As winter temperatures dip, the stories of life in Parkview Apartments get harder and harder to stomach. In addition to the too familiar refrains of lack of communication with management, concerns about safety, and spigots that seem to sometimes unleash brown sludge instead of potable water, residents in the high rise complex are struggling to keep warm. Pop onto a local Facebook site and you’re likely to read about a resident sharing that they and their kids are freezing. Enough is enough. These are our neighbors. Action needs to be taken.
That Morgan Properties is not prioritizing reliable heat for residents during the winter is perhaps not surprising given that they were still threatening evictions this past spring, during the height of Covid. Importantly, Morgan Properties was still doing this after Governor Murphy’s Executive Order 106 suspending evictions throughout the state. This means their actions were both unethical (threatening eviction during a terrifying time for all) and also illegal.
So what should our local government do to redress this? For starters, there should be rigorous code enforcement. Inspections for compliance should not apply only to our local small landlords. Large corporations like Morgan Properties should not be given a free pass. It would seem that are at present, unless they are being fined for being in violation of code that mandates that all rental units must be safe, sanitary and fit for human habitation. That would require that they turn and keep the heat on!
Furthermore, our local government should cease awarding tax breaks to corporate bad actors like Morgan Properties. Because that’s exactly what’s happening now. In the Collingswood’s Current Fund 2020 Municipal Budget, Parkview is again given a tax abatement. Under PILOT (“payment in lieu of taxes”) agreements, entities come to an arrangement with the municipal government for a dollar amount they will pay instead of their full tax levy. A tax break for a corporation putting our neighbors in harm’s way hardly seems like good governance. And these tax abatements simply shift the tax burden onto the rest of us so we are left picking up the slack. What does that amount to? According to data reported to the Department of Community Affairs in 2017, Parkview’s full tax share the previous year would have been $1,948,924.22 without an abatement. Instead they paid $743,244.00 ($1,205,680,22 less the amount they would have paid if billed in full).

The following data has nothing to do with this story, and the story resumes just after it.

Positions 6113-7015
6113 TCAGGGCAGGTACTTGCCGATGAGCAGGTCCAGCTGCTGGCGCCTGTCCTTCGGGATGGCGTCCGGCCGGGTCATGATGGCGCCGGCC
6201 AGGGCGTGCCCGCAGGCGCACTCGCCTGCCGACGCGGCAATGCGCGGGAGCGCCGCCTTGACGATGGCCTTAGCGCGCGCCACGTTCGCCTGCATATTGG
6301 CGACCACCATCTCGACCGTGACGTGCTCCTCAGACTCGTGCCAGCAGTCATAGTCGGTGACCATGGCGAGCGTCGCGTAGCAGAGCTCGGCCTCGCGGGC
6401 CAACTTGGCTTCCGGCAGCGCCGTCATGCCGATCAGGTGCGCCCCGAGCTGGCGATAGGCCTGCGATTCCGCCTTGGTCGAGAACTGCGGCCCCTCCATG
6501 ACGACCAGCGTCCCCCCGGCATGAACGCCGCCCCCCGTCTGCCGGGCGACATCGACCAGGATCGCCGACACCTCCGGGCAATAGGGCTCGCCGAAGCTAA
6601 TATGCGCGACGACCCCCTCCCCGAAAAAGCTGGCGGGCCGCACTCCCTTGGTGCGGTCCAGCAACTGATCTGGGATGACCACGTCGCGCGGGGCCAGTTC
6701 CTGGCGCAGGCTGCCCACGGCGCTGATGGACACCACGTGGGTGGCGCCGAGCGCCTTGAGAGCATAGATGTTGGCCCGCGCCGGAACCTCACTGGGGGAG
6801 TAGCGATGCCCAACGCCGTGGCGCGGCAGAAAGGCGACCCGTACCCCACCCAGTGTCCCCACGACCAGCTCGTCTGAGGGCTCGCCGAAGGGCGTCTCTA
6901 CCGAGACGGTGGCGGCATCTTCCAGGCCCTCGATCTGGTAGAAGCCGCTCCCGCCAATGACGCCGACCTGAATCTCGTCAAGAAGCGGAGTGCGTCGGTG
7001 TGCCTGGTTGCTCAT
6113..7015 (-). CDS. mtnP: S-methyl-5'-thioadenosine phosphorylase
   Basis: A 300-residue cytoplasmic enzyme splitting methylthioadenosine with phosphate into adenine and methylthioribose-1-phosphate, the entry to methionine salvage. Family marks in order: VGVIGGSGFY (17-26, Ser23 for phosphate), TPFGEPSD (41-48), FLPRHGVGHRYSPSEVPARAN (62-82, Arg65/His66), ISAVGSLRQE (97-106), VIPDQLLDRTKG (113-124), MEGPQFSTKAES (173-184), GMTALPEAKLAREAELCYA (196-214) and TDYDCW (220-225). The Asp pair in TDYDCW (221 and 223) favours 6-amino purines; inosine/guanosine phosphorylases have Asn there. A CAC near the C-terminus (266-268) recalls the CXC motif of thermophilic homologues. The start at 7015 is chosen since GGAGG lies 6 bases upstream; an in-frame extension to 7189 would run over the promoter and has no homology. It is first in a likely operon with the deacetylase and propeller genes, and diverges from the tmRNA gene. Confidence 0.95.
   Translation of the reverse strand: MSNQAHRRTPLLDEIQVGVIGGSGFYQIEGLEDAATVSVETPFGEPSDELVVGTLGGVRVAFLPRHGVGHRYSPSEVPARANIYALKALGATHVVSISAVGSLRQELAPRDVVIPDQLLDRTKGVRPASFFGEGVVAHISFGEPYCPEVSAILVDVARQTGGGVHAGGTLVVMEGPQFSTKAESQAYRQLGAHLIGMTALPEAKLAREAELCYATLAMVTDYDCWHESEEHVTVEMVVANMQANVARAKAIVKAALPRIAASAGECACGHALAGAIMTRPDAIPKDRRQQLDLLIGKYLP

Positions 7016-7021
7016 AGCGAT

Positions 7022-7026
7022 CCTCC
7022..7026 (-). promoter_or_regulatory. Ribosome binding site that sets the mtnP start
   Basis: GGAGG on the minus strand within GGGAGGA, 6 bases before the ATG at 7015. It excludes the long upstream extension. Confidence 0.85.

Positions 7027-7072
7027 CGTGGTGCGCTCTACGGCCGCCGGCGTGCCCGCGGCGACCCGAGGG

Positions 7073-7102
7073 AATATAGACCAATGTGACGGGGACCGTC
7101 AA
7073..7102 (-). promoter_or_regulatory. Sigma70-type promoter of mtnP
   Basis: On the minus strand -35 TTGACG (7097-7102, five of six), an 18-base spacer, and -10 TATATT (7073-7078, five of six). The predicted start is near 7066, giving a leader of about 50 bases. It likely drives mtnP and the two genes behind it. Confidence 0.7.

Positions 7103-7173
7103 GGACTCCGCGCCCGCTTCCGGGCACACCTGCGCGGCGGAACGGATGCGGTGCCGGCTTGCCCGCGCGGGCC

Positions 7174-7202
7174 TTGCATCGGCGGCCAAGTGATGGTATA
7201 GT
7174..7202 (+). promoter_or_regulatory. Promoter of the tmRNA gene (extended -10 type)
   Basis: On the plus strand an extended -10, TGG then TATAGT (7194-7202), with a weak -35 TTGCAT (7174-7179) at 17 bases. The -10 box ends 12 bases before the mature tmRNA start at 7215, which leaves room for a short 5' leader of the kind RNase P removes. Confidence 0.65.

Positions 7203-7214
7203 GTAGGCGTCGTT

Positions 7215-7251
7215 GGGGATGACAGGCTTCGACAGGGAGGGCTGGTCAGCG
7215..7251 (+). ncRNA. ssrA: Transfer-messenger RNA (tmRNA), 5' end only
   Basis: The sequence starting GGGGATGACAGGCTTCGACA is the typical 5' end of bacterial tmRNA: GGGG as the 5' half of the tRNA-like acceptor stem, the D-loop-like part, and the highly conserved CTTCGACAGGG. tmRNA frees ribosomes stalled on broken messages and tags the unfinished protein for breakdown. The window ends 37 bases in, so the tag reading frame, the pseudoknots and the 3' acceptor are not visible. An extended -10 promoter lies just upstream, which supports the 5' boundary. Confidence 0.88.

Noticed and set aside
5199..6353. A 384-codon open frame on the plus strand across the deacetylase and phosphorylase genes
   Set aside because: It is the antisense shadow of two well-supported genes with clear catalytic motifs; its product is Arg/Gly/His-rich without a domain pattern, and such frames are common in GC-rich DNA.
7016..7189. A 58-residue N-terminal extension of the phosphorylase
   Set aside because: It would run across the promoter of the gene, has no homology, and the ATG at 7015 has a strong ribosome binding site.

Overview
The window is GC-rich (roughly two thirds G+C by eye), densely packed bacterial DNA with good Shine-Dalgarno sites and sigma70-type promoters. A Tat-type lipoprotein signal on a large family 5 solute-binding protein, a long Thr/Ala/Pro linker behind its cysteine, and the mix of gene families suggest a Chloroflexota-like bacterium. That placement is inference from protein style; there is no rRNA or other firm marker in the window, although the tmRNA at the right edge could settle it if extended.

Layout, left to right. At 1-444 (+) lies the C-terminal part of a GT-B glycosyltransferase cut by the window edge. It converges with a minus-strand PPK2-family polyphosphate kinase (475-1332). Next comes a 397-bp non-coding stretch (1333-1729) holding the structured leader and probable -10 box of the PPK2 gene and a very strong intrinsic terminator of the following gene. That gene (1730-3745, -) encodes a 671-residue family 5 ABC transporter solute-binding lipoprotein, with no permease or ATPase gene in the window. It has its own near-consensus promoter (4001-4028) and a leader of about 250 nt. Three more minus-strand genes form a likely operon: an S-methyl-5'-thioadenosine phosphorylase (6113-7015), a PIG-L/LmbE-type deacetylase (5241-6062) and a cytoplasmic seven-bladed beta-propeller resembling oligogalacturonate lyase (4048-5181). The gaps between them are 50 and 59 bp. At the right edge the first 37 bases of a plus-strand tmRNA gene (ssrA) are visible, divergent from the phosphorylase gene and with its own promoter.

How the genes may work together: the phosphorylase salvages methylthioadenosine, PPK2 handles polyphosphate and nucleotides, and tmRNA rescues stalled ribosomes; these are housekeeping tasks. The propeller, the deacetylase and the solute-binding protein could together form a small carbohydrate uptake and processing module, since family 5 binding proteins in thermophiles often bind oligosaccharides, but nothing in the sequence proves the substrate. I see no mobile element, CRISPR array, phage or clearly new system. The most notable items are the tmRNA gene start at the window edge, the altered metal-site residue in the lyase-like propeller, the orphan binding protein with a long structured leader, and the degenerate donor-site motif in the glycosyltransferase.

In a June 27, 2018 Inquirer article, Mayor Jim Maley credits Collingswood’s success to his work to “get rental units out of our residential neighborhoods” but I don’t think warehousing renters in a seemingly mismanaged high rise at the periphery of town is a Collingswood success story. These are our community members. The kids in Parkview waiting for the heat to turn on are students in our schools. All Collingswood residents deserve a safe, sanitary living space regardless of the size of their home or whether they rent or own. It is a matter of safety and public health. It is a matter of equity, and of fairly serving all members of the Collingswood community.
This letter to the editor originally was published in The Retrospect on 12/18/20